The Boeing Co. turned 100 today. Throughout the year, The Daily Herald is covering the people, airplanes and moments that define The Boeing Century. More about this series
1903: Bill Boeing leaves Yale University a year before graduating, and moves to Grays Harbor to get into the timber industry.
1903, December 17: Orville and Wilbur Wright launch the age of powered flight when their propeller-driven biplane takes off near Kitty Hawk, N.C.
1916, June 15: Bill Boeing takes his first plane, the B&W, for its first flight.
1916, July 15: Boeing incorporates Pacific Aero Products Co., which is renamed Boeing Airplane Co. the next year.
1917, August: The Navy orders Boeing’s Model C, a seaplane trainer. It’s the company’s first big order.
1925, July 7: First flight of the Model 40. Designed to carry mail, it is also Boeing’s first passenger plane.
1927: Model 15 fighters are barged to an aircraft carrier in Elliott Bay. In the 1920s, Boeing delivers more fighters to the U.S. military than any other supplier.
1929, February 1: Boeing and Pratt & Whitney create a huge aerospace conglomerate, called United Aircraft and Transportation Corp.
1930, May 6: First flight of the Monomail. It is Boeing’s first commercial monoplane and the first of several early innovative Boeing planes.
1933, February 8: First flight of the Model 247. It’s the first modern airliner; however, Douglas’ DC-2 and DC-3 dominate commercial air travel.
1934, September 18: Embittered over the airmail scandal, Bill Boeing cuts all ties to his company. United Aircraft and Transport Corp. breaks into three companies still around today: Boeing, United Technologies Corp. and United Air Lines.
1935, July 28: First flight of the Model 299 (B-17). Boeing President Claire Egtvedt bet the company on the B-17’s success.
1935, September 23: Thirty-five Boeing workers organize Local 751 of the International Association of Machinists. In 2016, the union represents more than 30,000 at Boeing.
1942, April: The Machinists union gives in to federal pressure to let blacks work at Boeing, but black workers do not receive union benefits.
1944, March 6: Sixty Boeing engineers hold SPEEA’s first meeting.
1944, March 10: The battle of Kansas begins. Hundreds of workers at Boeing’s Wichita plant labor around the clock for several weeks to get the first 175 B-29s into combat.
1945, August 6: The Enola Gay, a B-29, drops an atomic bomb on Hiroshima, killing more than 65,000. Japan surrenders nine days later.
1947, December 17: First flight of the B-47. The advanced jet bomber is a huge boost for Boeing, which lost money in 1946 and 1947.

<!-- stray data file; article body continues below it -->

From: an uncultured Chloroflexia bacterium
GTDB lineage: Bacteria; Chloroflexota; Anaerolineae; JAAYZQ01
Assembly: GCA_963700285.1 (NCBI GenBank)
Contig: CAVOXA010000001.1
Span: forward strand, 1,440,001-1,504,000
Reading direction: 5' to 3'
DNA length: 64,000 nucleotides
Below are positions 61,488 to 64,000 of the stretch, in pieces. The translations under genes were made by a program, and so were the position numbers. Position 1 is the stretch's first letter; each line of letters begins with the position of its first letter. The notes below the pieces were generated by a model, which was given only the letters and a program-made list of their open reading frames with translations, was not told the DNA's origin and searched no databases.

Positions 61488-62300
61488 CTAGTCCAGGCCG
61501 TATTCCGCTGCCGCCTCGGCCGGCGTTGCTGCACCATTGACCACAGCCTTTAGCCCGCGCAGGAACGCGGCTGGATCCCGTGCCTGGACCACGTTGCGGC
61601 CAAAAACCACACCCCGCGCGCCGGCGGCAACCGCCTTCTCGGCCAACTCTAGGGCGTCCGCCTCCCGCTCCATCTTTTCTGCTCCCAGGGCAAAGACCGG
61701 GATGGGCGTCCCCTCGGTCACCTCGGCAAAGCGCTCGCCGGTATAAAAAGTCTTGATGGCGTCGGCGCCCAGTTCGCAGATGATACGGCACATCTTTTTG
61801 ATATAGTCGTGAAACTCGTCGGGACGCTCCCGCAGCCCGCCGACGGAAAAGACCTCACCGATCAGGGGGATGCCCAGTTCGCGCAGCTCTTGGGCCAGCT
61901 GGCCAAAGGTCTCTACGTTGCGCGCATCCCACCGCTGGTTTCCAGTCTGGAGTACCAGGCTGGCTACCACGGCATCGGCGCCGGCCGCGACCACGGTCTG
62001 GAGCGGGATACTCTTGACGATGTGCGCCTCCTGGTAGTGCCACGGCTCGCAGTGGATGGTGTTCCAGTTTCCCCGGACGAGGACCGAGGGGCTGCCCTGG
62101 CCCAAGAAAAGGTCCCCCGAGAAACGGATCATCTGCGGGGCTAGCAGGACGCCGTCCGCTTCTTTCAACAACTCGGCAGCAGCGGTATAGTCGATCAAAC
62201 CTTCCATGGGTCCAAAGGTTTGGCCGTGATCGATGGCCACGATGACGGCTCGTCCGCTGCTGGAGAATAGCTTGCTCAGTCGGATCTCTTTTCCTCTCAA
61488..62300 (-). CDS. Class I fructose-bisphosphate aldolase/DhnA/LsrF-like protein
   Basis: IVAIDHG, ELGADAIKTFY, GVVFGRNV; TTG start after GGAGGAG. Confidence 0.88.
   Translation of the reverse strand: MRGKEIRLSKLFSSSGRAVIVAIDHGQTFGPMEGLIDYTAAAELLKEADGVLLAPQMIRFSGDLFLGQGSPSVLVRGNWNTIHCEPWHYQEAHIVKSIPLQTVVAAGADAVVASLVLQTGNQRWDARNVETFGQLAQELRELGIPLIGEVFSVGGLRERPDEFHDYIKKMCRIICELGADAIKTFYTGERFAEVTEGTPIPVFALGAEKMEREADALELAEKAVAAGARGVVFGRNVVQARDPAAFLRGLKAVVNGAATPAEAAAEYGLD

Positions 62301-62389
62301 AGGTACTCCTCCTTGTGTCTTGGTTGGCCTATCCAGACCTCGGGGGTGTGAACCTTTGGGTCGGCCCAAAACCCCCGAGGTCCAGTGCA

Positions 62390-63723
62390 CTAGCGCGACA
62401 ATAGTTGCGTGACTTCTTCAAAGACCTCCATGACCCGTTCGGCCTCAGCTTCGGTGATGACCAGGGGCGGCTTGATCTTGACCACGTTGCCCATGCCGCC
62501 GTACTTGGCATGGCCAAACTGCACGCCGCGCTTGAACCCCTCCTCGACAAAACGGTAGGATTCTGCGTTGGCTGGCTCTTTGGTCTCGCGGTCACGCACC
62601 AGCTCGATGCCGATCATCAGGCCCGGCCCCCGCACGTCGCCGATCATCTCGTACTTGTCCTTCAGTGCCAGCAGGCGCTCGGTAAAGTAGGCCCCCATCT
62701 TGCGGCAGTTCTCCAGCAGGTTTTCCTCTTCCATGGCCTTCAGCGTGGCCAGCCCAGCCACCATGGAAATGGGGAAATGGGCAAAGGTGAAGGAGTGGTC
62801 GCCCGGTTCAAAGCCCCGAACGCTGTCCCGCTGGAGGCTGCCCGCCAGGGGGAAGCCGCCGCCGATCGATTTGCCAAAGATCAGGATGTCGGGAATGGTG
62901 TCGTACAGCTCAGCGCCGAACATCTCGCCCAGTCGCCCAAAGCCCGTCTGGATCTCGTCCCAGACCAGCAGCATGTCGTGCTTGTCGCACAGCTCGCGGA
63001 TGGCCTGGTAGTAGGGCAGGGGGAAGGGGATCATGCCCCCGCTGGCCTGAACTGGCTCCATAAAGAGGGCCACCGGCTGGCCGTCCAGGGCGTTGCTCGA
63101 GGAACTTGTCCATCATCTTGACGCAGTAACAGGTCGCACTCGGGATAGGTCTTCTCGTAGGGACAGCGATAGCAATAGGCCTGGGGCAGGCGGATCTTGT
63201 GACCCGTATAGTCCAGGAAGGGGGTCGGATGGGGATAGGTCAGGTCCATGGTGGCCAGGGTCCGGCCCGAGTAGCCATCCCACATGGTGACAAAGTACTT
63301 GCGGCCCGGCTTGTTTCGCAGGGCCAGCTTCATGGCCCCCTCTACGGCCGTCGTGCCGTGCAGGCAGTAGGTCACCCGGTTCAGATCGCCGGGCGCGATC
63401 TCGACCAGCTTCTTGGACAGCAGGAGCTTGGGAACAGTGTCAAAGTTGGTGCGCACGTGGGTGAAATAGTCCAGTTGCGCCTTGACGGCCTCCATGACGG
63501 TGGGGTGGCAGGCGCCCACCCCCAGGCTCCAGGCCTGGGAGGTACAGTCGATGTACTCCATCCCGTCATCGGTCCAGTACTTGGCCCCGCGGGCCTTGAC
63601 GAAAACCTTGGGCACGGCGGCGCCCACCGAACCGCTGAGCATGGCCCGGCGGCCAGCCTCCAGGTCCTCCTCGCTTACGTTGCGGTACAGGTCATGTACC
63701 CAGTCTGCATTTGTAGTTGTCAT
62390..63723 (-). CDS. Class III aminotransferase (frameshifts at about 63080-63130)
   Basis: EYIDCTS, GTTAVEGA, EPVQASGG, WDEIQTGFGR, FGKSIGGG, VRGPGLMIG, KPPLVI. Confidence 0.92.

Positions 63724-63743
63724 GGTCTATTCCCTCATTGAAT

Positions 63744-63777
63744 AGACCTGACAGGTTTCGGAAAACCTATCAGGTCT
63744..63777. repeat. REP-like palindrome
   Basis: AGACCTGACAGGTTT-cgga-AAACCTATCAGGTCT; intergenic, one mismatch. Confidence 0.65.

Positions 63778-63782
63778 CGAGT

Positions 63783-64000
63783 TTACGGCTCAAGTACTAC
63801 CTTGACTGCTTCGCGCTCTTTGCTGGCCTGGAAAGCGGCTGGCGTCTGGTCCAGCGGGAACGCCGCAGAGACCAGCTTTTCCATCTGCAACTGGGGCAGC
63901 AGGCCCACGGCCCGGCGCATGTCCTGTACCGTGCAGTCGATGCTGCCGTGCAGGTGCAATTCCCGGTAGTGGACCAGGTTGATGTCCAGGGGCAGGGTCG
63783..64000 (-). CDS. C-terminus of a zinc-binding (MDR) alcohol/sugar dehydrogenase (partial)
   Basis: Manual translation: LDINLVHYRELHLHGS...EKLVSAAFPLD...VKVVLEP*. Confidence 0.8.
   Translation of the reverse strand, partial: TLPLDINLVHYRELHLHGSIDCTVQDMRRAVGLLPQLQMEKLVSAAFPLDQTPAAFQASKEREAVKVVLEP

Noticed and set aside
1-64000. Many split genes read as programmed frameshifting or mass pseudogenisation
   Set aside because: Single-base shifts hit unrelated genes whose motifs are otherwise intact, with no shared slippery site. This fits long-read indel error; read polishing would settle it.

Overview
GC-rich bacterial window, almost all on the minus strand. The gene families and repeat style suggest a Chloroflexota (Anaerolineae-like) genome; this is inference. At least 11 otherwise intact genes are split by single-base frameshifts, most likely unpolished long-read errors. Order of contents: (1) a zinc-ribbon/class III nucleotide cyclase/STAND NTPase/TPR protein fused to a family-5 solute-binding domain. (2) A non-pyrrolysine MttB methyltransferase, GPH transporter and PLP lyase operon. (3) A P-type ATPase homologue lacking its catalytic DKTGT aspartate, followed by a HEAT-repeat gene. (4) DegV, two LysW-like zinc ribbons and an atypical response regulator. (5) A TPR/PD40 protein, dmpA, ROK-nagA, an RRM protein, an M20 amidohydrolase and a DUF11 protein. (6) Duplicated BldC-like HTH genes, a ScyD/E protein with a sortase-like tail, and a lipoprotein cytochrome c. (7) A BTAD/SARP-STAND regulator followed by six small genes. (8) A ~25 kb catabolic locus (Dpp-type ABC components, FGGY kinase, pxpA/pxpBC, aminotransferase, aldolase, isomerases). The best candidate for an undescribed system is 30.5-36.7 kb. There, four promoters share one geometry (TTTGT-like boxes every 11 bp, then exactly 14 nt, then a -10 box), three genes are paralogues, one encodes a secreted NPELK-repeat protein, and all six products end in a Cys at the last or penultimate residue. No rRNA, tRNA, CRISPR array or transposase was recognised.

1949, July 27: The Jet Age begins when the De Havilland Comet, the first commercial jetliner, makes its first flight.
1955, August 7: Boeing test pilot Tex Johnston barrel rolls in the company’s new jetliner prototype, the 367-80, over Lake Washington during Seafair. The plane, better known as the Dash 80, first flew on July 15, 1954.
1957, December 20: The 707’s maiden flight. It outsells all competitors by wide margins.
1966, April 13: Boeing announces plans to build the 747, the first wide-body jetliner.
1969, February 9: First flight of the 747. Its development costs nearly bankrupt the company.
1971, April 16: A billboard goes up for 15 days reading “Will the last person leaving Seattle — turn out the lights?” The sign was meant as a joke, but it captured the region’s mood.
1974, May: Airbus’ first jetliner, the A300, enters service with Air France.
1978, October 24: The Airline Deregulation Act of 1978 is signed into law. It allows direct competition between airlines and spurs the rise of low-cost carriers. It also helps create huge demand for single-aisle airplanes.
1980, May 18: Mount St. Helens erupts, killing 57.
1981, September 26: First flight of the 767. The 757 follows five months later.
1990, March 28: Boeing’s 737 becomes the world’s best-selling jetliner when United takes the 1,832nd 737.
1994, June 12: First flight of the 777. It’s Boeing’s biggest twinjet and the first entirely designed on computers.
1996, December 15: Boeing announces plans to buy McDonnell Douglas for $13.3 billion. The deal becomes official Aug. 1, 1997.
1997, February 9: First flight of the 737 Next Generation. The Next Gen variants are Boeing’s response to Airbus’ A320, which first flew in 1988.
1997, October 3: Boeing temporarily halts 737 and 747 production due to supply chain problems.
2000, March 17: SPEEA and Boeing reach a tentative deal, ending a 38-day strike.
2001, March 21: Boeing announces plans to move its headquarters out of Seattle, settling?on Chicago.
2003, December 19: Following a nationwide site search, Boeing says it will assemble the 787 in Washington, which offered an estimated $3.2 billion in tax breaks. The plane brings less work than earlier ones due to greater outsourcing to suppliers.
2005, June 30: James McNerney, head of 3M, is selected to run Boeing. The prior two CEOs — Harry Stonecipher and Phil Condit — both resigned amid separate ethics scandals.
2009, October 28: Boeing says its second 787 line will be in South Carolina. The move is motivated in large part by that state’s anti-union sentiment.
2009, December 15: First flight of the 787. It is more than two years late.
2011, September 25: Boeing delivers the first 787 to launch customer All Nippon Airways.
2014, January 3: Machinists narrowly approve a new contract, ensuring the 777X will be built in Everett. Boeing had threatened to take the work out of state without a labor deal. The state offered tax breaks worth an estimated $8.7 billion.
2016, January 29: First flight of the 737 MAX.
2016 May 20: Boeing opens a $1.2 billion addition in Everett to make the 777X’s advanced wings.
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